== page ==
Labour market

The video games industry is a vital pillar of the cultural and creative economy in Germany. As of 31 March 2015, 12,726 people were employed in the development and publishing of digital games at 450 companies in Germany. The majority of these 450 companies – 276 of them – primarily focus on developing games, while 67 concentrate on publishing. The remaining 107 companies are both developers and publishers. Including the people whose work in other industries relates to computer and video games – retail salespeople, journalists, researchers, employees of government agencies and institutions – the number of jobs created by the computer and video games industry in Germany totals 30,231.
 
ArbeitsmarktParticularly in the regions of North Rhine-Westphalia, Bavaria, Rhine-Main, Hamburg and Berlin, digital games are a driver of new jobs. Major international game publishers, such as Sony, Ubisoft and Electronic Arts, have had a presence here for many years and frequently partner with German developers. Germany is also on its way to becoming one of the world’s most important locations for the production of mobile, online and browser games. German companies like Gameforge, Goodgame Studios, Innogames and Wooga have made a name for themselves internationally and currently export their games to more than 50 countries around the globe. The impact on the German labour market has been decidedly positive. In addition to traditional game designers, experienced professionals in web programming and server development are in particularly high demand in Germany. Demand is also growing steadily in related digital sectors involved in the production and operation of online games, such as providers of online payment systems.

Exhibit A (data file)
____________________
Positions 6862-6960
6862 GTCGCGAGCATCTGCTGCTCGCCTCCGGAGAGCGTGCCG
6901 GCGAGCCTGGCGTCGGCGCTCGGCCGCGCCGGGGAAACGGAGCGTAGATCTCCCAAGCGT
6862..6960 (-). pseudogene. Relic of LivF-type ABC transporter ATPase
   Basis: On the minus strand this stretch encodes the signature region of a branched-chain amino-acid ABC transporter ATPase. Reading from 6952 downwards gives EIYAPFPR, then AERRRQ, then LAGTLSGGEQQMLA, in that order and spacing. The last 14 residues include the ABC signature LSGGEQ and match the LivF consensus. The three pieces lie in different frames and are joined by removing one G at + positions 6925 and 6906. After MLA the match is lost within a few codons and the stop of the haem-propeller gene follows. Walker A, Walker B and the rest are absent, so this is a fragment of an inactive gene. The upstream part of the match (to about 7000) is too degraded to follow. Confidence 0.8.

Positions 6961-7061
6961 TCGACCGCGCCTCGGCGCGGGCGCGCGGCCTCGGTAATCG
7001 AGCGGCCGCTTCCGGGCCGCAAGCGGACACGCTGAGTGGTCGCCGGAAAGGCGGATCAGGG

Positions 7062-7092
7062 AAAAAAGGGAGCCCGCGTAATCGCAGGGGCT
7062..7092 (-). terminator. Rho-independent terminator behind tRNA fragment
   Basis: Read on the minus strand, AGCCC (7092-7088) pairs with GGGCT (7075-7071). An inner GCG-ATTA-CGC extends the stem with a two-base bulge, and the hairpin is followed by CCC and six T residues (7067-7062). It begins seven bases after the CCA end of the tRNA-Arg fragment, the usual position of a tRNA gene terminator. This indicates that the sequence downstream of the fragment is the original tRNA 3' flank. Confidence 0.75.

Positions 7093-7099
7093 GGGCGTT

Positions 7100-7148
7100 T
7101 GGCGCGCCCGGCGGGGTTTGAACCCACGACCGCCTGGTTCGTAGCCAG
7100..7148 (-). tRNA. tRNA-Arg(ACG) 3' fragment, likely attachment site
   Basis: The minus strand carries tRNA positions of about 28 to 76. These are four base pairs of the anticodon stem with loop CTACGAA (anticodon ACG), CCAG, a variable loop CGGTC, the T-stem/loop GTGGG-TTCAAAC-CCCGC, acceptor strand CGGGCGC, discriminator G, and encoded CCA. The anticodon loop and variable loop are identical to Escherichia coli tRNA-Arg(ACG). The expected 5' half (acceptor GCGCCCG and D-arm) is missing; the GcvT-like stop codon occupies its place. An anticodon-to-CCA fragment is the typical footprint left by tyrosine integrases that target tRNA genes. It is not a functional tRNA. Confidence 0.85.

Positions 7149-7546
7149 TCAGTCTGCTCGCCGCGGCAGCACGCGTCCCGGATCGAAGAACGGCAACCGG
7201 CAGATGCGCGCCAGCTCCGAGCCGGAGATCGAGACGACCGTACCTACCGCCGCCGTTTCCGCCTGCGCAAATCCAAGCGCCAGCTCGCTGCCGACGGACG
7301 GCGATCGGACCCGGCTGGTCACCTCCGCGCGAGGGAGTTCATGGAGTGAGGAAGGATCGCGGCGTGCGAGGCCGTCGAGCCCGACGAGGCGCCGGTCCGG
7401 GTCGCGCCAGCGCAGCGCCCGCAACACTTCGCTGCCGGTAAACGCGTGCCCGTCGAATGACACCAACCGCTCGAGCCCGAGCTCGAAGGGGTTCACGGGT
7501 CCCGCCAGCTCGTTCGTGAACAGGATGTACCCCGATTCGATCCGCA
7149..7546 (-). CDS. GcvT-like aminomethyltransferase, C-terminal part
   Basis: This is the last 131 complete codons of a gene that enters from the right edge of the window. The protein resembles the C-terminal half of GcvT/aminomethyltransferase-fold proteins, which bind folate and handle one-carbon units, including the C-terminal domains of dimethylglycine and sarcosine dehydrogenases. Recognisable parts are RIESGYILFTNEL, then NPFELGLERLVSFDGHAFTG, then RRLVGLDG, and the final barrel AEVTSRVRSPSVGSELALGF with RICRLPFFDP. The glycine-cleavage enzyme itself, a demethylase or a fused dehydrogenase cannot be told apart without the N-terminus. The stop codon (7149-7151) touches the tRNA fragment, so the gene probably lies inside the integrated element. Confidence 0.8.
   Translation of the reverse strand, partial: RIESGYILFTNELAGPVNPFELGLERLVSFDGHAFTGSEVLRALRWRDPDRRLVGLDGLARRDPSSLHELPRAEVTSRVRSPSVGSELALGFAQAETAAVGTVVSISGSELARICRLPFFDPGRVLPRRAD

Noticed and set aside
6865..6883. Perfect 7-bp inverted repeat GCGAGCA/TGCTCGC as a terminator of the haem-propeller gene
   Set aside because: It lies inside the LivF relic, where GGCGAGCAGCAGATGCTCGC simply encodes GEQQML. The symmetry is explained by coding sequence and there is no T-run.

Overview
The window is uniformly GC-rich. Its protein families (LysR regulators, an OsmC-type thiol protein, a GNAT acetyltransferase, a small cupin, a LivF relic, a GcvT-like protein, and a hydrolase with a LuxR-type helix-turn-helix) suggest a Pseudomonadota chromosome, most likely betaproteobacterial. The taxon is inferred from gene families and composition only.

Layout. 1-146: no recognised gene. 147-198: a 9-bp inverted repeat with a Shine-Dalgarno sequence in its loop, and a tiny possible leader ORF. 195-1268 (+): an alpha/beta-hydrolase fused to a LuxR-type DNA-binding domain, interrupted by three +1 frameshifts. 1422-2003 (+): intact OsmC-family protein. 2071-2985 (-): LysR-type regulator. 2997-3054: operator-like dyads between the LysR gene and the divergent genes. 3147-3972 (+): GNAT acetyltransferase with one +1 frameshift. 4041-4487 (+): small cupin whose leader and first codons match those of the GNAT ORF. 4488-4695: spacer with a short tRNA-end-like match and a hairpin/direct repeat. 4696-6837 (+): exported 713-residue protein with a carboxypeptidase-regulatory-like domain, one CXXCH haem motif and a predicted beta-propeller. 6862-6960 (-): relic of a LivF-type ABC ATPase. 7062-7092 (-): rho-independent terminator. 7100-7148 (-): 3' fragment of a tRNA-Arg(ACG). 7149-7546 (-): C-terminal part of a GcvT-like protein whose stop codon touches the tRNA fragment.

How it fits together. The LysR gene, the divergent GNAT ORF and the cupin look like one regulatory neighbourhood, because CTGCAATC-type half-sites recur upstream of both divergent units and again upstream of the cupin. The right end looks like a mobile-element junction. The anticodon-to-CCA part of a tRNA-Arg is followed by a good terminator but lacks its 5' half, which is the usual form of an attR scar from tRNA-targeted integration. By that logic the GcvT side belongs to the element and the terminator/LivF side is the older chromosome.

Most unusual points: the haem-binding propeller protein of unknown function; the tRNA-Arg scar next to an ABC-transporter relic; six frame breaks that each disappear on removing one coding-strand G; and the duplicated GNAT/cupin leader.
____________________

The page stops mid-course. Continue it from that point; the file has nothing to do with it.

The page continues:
The most important professions in the game development industry include game designers, programmers, graphic designers and producers. There are numerous private schools that offer tuition-based programmes specifically tailored to careers in the video games industry, while a large number of public universities have recently added Bachelor’s and Master’s degree courses in the gaming field to their catalogues. If Germany is to maintain and strengthen its position as an important location for game development and meet the industry’s demand for skilled personnel over the long term, the public and private sectors will need to cooperate on expanding the range of educational programmes on offer and developing a set of common standards for the industry.